Do CRON diets work? Living Longer by Permanently Restricting Calories

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by Nils Osmar. March 25, 2022

Aging is a fatal degenerative disease – one that (so far) we’re all suffering from. Restricting calories (every day — with no cheat days ever) while eating very high nutrient superfoods is one strategy for slowing down the aging process.

Reducing the calories of diets fed to mice and rats results in their living 20 to 30 percent longer.

Lab animals that are fed diets rich in nutrients but low in calories tend to have unusually long lives.  I’m not talking here about “dieting” or “cutting calories” in the commonly understood sense. “Going on a diet” for a week or two won’t increase your lifespan. (Yo-yo dieting has a reputation for being terrible for a person’s health).

People who practice caloric restriction are different. They make the decision to eat a diet which is low in calories but extremely high in nutrients. not for a day or a week or a month, but if they decide to stick with the plan, for the rest of their lives.

Lab animals that are switched from “normal” diets to calorie-restricted diets usually live much longer than their litter-mates who are allowed to eat as much as they want, whenever they feel like it. (Some of them live almost twice as long, in good health.) (For a human being, this alone would move the marker from around 80 years, to around 160 years.)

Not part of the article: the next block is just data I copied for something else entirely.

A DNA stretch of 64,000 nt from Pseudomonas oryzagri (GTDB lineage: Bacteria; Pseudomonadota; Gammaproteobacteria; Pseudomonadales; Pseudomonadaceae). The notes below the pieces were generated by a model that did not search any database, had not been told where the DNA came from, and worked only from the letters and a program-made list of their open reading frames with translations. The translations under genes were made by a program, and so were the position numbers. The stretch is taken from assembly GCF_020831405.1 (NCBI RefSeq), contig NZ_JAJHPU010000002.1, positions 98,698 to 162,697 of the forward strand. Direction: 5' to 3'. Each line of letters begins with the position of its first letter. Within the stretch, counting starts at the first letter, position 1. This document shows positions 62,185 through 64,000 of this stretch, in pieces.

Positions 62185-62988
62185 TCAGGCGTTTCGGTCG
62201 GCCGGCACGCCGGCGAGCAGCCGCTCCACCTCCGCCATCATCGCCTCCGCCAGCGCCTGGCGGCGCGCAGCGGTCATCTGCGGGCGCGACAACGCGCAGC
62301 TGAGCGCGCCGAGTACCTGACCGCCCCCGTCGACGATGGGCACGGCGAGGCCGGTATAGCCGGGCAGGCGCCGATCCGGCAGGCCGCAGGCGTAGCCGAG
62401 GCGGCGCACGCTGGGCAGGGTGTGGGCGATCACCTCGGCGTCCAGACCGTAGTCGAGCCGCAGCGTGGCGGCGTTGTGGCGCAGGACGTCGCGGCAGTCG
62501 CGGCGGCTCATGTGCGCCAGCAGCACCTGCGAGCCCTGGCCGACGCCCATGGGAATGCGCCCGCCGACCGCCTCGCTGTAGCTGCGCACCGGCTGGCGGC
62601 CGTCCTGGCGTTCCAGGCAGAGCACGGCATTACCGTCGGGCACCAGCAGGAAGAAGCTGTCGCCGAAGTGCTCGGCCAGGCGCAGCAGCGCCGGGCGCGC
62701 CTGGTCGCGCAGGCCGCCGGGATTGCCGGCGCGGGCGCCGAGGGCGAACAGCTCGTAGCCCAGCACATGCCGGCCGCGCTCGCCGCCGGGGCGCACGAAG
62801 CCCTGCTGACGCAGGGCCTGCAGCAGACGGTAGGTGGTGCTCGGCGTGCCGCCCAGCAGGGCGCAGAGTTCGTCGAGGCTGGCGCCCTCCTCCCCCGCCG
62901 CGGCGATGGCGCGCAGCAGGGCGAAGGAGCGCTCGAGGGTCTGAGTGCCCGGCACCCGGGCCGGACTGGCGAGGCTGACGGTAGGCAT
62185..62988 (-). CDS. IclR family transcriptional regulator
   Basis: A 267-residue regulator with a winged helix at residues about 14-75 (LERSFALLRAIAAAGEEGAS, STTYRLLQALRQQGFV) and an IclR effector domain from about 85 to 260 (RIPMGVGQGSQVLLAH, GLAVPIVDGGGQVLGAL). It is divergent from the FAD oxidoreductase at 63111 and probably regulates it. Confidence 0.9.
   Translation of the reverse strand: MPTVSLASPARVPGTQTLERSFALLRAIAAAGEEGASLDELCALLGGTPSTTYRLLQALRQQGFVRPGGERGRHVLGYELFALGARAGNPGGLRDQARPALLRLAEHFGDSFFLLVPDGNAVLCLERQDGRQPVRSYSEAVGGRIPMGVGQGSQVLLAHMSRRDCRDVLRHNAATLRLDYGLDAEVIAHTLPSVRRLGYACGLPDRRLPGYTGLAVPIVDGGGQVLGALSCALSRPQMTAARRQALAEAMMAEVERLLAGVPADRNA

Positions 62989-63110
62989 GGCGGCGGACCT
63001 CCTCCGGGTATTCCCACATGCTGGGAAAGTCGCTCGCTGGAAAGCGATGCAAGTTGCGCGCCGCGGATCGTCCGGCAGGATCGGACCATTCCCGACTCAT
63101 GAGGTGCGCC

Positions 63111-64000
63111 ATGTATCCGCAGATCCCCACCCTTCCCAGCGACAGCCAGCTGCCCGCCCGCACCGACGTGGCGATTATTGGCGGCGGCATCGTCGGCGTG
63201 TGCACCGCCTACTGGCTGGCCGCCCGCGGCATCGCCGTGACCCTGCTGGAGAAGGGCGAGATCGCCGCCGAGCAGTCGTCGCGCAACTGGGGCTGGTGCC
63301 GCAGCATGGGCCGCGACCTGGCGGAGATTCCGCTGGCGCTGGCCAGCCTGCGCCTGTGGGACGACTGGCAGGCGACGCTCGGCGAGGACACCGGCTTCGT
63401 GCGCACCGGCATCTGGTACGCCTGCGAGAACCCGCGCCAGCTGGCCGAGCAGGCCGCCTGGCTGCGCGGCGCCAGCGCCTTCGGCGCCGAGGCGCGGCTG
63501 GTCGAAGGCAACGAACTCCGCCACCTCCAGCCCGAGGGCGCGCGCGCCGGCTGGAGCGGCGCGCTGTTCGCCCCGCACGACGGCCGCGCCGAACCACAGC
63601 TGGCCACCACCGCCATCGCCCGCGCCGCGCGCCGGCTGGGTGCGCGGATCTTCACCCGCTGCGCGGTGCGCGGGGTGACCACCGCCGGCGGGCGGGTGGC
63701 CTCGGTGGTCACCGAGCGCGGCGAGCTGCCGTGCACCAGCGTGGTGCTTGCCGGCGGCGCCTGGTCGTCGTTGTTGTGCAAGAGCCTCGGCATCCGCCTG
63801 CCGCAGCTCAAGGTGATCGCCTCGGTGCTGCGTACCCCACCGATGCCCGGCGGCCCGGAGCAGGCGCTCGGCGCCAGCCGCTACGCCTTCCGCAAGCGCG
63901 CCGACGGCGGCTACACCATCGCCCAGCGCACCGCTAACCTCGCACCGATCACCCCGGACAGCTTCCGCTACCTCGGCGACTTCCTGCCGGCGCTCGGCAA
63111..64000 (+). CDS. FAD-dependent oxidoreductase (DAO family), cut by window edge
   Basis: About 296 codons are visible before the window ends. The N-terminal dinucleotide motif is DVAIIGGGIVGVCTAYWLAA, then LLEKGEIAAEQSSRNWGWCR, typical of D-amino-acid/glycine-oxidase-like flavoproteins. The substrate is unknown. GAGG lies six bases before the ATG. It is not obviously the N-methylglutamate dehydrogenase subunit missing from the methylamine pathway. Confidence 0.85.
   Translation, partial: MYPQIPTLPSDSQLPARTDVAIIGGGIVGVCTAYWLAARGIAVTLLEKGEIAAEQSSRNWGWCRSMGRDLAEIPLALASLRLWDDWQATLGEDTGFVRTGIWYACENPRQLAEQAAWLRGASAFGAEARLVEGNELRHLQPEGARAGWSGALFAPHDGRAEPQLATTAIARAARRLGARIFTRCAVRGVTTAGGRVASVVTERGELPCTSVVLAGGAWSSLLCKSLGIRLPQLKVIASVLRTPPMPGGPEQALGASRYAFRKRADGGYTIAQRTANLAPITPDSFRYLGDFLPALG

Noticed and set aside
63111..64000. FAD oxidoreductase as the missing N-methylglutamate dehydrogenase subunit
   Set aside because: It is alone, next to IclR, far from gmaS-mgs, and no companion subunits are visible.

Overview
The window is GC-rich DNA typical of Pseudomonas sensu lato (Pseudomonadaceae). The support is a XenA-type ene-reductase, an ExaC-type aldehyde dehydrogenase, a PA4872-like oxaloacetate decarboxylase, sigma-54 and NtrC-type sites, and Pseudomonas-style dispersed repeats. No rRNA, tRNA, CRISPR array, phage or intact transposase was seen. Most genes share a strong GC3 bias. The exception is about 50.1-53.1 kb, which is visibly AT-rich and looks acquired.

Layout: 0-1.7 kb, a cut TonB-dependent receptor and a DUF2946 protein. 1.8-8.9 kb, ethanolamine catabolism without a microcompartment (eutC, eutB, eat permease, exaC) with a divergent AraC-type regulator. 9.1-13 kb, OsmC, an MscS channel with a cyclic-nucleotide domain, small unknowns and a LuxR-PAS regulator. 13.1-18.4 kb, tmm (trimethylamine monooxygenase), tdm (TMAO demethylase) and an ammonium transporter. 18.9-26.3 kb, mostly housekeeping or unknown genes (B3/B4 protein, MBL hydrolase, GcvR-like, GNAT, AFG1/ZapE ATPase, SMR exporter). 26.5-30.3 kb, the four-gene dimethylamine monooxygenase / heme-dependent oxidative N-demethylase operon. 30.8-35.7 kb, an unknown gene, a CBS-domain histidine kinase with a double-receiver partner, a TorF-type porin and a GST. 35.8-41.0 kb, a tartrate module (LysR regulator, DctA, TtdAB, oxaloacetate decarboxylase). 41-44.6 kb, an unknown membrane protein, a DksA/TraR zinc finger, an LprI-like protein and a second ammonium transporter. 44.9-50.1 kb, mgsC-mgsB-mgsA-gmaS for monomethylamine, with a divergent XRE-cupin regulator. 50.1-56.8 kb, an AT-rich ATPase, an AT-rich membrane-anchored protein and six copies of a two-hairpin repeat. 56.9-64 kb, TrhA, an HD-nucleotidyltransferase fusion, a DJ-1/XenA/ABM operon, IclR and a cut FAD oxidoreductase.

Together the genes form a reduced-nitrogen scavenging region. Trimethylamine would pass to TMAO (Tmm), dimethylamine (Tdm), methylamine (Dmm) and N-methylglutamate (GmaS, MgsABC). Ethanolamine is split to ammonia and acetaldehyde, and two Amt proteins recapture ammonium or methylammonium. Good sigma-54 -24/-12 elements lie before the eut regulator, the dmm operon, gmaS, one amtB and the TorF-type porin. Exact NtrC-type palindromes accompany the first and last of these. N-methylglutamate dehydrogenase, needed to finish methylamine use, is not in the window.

Human beings who engage in caloric restriction as a permanent lifestyle are called “Cronies”. There are about 100,000 Cronies in the world today, who have decided to permanently lower their calories in the hopes of achieving lonnnnnnnnng lives in a state of great health. Some of them look dramatically younger than their chronological ages.  The dude in THIS VIDEO is an example. He’s 55, in case you’re wondering. Like many other Cronies, he decided a couple of decades ago to just do it, not wait for permission or approval.

Note: Caloric restriction is NOT the same thing as fasting. People who practice CR as a permanent lifestyle should not fast, or vise versa. CR slows down the metabolism; fasting speeds it up. Combining them by eating a diet chronically low in food energy, then taking long breaks from eating any food at all, could result in severe nutrient deprivation and an early death.

Personal Note

I’ve thought about doing caloric restriction, but have opted against it so far, because of evidence suggesting that fasting works just as well, and has a much more minimal impact on a person’s life.

Fasting is easier; you can eat what you want on non-fasting days, then take breaks from eating on your fasting days.  This results in lower calories overall (over several days’ time), without having to count and measure your calories every day.

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